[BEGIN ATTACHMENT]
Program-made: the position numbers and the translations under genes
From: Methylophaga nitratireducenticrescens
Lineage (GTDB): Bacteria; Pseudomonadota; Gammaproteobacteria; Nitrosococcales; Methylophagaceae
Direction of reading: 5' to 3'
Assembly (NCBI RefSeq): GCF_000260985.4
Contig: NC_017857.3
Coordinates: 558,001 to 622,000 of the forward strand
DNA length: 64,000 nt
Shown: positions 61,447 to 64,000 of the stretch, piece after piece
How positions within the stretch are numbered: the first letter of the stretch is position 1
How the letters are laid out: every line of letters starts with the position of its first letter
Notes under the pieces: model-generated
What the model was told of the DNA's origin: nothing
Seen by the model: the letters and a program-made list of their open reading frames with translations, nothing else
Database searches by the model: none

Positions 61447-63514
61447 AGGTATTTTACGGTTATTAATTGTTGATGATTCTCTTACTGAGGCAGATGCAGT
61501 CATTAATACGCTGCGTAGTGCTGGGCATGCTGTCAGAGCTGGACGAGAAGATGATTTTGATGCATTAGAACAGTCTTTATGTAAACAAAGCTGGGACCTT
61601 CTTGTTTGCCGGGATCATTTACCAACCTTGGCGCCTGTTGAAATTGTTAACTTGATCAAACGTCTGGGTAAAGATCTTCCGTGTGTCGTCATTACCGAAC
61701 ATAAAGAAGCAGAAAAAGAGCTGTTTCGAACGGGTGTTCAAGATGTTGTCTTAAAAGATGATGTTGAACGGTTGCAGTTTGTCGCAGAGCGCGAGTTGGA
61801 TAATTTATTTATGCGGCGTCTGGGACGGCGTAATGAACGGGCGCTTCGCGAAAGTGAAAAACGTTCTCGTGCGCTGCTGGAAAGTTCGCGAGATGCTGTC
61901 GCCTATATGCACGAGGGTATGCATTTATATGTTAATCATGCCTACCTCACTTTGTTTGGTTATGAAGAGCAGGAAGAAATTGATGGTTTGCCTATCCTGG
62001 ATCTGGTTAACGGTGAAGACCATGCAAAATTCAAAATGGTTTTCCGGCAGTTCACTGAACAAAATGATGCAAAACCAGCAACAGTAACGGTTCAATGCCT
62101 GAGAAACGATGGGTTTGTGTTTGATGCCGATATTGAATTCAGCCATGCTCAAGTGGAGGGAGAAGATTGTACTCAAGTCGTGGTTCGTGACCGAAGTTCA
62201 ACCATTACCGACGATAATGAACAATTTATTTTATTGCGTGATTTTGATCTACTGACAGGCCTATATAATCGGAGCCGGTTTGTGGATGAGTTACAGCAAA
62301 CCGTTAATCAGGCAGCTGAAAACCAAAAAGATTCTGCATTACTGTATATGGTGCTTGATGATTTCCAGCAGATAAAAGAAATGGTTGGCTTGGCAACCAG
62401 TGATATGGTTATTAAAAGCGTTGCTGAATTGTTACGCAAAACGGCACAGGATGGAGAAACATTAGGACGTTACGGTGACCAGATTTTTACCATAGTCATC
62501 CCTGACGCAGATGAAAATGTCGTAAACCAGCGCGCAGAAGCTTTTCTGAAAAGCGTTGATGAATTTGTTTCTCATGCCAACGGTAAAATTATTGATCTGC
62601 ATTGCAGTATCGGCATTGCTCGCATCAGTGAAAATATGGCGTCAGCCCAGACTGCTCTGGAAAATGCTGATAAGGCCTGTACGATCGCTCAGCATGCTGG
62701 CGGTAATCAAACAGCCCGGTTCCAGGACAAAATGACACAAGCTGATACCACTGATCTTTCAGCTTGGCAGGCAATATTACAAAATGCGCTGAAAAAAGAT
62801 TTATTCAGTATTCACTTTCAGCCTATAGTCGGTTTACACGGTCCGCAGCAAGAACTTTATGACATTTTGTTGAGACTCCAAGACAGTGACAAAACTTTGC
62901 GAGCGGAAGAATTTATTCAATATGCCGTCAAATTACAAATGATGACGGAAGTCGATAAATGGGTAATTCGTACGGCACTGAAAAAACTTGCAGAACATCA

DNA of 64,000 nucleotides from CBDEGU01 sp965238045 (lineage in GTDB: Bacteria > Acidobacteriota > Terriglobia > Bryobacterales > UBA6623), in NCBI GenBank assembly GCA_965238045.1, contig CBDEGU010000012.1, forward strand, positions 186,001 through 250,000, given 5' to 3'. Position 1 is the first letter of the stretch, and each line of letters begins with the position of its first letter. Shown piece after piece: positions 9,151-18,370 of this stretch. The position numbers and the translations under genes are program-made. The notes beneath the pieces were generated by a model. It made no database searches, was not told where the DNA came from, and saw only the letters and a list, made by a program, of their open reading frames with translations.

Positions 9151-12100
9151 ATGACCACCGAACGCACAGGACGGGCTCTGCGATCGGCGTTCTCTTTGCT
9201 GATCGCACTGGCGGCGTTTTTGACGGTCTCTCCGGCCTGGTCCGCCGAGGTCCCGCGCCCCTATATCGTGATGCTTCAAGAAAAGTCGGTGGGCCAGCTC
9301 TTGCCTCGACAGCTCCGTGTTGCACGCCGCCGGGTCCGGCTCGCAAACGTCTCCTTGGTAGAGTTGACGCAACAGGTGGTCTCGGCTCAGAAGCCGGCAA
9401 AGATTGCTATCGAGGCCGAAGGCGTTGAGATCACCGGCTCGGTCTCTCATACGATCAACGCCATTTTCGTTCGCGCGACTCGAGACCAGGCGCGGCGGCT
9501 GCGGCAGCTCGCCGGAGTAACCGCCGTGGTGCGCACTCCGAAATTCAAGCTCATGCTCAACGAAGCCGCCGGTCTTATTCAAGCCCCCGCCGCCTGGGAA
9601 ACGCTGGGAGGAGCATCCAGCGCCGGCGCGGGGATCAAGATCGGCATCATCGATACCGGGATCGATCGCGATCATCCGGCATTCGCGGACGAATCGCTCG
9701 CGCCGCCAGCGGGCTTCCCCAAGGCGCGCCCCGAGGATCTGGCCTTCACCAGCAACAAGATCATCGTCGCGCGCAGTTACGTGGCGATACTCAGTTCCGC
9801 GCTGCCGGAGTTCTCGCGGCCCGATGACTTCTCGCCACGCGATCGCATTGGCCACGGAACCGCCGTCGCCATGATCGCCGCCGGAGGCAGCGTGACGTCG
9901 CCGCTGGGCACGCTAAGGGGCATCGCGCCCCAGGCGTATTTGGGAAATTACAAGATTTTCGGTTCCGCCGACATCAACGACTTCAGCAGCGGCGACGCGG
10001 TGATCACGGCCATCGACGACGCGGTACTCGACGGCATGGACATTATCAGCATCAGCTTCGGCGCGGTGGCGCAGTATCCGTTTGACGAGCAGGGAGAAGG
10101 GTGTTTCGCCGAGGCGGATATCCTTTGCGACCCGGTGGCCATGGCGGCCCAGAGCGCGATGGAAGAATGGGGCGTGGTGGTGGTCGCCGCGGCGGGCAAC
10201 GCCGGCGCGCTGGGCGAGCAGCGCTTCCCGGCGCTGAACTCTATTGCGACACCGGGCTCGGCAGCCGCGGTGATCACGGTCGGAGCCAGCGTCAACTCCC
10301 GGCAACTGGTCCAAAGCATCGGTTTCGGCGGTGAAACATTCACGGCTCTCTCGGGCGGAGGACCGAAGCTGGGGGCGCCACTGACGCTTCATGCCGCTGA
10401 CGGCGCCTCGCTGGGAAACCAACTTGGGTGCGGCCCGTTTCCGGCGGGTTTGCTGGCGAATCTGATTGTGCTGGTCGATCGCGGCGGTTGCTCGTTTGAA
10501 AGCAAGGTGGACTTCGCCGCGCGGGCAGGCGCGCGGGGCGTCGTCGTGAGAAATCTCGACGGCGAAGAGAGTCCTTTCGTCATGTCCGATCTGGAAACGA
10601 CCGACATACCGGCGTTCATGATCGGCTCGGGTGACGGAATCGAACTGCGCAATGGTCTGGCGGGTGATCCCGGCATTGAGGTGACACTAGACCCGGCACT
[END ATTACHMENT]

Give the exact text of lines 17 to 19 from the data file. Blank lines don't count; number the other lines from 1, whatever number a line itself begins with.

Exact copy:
61447 AGGTATTTTACGGTTATTAATTGTTGATGATTCTCTTACTGAGGCAGATGCAGT
61501 CATTAATACGCTGCGTAGTGCTGGGCATGCTGTCAGAGCTGGACGAGAAGATGATTTTGATGCATTAGAACAGTCTTTATGTAAACAAAGCTGGGACCTT
61601 CTTGTTTGCCGGGATCATTTACCAACCTTGGCGCCTGTTGAAATTGTTAACTTGATCAAACGTCTGGGTAAAGATCTTCCGTGTGTCGTCATTACCGAAC